It was doubtless only a matter of time before enterprising critics of the Obama administration picked through the trove of projects funded by 2009’s $787 billion American Recovery and Reinvestment Act — a.k.a the economic stimulus pacakge — for egregious examples of Big Government Waste.
Yesterday, Senators John McCain (Republican, Arizona) and Tom Coburn (Republican, Oklahoma) targeted 100 projects they say epitomize such waste in a report called “Summertime Blues: 100 Stimulus Projects that Give Taxpayers the Blues."
Science projects were not spared. At #94 on the list was a $363,760 grant to Palladian Partners Inc. of Silver Spring, Maryland, to, as the report puts it, “promote the good things being done with stimulus money by the National Institutes of Health (NIH).”
The report continues: “The project requires Palladian to develop `web-based real life stories that underscore job and infrastructure creation and accelerated ARRA research findings.’ Indeed, interested citizens can go to the NIH Recovery Act website and learn about the $12.2 million stimulus grant NIH is spending on “Facebook for Scientists” and another story on how “Researchers Pull in Big Bucks Under Recovery Act.””
It does not take a great deal of digging to discover that, for instance, the “Facebook for Scientists” is in fact an attempt to speed scientific—not social—communication, by helping researchers find collaborators. It automatically updates scientists’ profiles with new publications and positions so that researchers won’t have to spend time doing so manually.
The heading “Researchers Pull in Big Bucks Under Recovery Act” turns out to be a GenomeWeb headline describing $2.5 million and $2.0 million grants to researchers at Rockefeller University and Ohio State University (OSU). The Rockefeller grant, to assistant professor Sohail Tavazoie, is trying to uncoverr miRNAs that can be used to predict how a cancer patient will respond to chemotherapy. (Tavazoie has published related work in Nature.)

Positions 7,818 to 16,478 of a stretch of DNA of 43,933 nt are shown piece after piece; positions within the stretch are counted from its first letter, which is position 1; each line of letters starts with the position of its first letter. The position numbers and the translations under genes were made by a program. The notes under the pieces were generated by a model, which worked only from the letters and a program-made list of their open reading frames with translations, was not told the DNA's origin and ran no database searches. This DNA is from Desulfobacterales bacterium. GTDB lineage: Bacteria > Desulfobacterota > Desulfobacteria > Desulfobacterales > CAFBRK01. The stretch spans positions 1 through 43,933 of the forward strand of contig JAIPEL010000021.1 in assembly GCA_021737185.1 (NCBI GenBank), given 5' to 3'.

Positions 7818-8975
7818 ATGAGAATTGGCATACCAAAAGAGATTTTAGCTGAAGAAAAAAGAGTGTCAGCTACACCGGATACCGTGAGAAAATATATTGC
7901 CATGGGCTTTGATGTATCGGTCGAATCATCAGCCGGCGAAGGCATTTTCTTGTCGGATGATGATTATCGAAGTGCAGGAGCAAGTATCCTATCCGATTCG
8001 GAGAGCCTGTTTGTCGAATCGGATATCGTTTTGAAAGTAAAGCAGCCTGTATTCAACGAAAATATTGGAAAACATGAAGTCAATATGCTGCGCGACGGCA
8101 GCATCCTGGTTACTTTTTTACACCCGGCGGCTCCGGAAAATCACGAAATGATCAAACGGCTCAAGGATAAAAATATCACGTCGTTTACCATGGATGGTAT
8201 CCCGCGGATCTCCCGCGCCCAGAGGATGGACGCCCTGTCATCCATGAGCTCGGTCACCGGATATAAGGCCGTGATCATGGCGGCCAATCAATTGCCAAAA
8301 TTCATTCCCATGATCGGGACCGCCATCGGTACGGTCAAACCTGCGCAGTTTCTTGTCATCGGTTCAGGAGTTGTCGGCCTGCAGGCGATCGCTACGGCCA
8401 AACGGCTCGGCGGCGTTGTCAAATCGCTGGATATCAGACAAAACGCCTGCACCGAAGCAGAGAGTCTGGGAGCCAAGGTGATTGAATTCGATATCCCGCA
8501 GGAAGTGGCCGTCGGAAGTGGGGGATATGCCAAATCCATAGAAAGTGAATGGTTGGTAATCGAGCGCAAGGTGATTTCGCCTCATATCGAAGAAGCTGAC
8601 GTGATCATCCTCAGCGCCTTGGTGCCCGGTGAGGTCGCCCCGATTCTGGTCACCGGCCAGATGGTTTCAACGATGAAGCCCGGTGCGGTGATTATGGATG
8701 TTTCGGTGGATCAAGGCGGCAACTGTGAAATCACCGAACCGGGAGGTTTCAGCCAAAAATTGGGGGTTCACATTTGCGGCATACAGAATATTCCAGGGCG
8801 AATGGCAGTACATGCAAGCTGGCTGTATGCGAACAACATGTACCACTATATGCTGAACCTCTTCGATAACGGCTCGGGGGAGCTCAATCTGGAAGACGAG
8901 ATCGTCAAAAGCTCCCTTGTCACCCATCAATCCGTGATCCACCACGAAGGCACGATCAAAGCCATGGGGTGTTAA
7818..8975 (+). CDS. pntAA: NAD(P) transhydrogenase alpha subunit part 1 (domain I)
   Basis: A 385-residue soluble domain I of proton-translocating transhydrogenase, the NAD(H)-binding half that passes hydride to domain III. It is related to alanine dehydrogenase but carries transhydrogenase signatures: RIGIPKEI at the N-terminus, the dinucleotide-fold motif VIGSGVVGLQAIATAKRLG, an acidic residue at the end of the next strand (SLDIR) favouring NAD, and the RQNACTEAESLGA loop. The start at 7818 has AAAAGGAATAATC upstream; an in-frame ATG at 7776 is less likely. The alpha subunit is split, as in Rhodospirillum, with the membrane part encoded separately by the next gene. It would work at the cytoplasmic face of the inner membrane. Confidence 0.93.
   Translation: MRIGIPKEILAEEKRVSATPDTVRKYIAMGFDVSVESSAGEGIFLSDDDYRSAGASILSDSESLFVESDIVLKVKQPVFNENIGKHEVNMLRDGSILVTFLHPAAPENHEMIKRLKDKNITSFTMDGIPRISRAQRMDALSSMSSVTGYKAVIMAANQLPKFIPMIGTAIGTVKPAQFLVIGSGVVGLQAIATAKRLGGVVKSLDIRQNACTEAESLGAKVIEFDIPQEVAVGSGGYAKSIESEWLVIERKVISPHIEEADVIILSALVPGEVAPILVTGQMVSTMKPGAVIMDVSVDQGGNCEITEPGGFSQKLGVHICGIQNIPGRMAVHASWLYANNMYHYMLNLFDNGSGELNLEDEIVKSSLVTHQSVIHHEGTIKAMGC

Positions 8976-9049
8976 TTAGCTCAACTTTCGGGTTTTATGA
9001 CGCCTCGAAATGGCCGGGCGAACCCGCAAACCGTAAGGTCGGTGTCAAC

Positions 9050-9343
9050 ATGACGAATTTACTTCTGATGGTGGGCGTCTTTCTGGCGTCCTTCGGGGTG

The other grant, to geneticist Carlo Croce at OSU, examines how the loss of a particular miRNA might be used to predict cancer patients’ repsonses when they are treated with demethylating agents.
As for the grant to Palladian Partners, an NIH spokesperson responded this morning: “The NIH website is the most direct, immediate and publicly-accessible way to make the results of NIH research transparent and useful to the public—specifically the [ongoing] results from the American Recovery and Reinvestment Act.”
McCain and Coburn’s list also aims to portray a California Academy of Sciences effort to capture, photograph, and analyze 3,000 species of exotic ants in east Africa and islands of the southwest Indian Ocean as a self-evident boondoggle. Under the heading “Ants Talk. Taxpayers Listen”, the $1.9 million National Science Foundation-funded project comes in at #6 on the list. The criticism calls to mind a mocking dismissal of fruit fly research by then-vice presidential candidate Sarah Palin during the 2008 presidential campaign.
Then there is project #28, provocatively entitled: “Monkeys Get High for Science” – a $144,541 NIH grant to Wake Forest University researchers to study the effects of cocaine self-administration on gluamate levels.
NIH points out in its project description that “recent studies have shown that the addiction that hooks drug users could be linked to a chemical in the brain called glutamate. This research is trying to determine how the brain systems that use glutamate change during and after exposure to cocaine, so that cocaine addiction can more effectively be treated.”
The McCain and Coburn report has another take on the issue. How, it asks, can studying “drug-crazed primates” improve the national economy?
This gives the flavour of the report. There are plenty of other scientific targets on the list which, if nothing else, suggests a hot Washington DC summer will soon be transitioning into a rhetorically hot mid-term campaign season. Scientists be warned!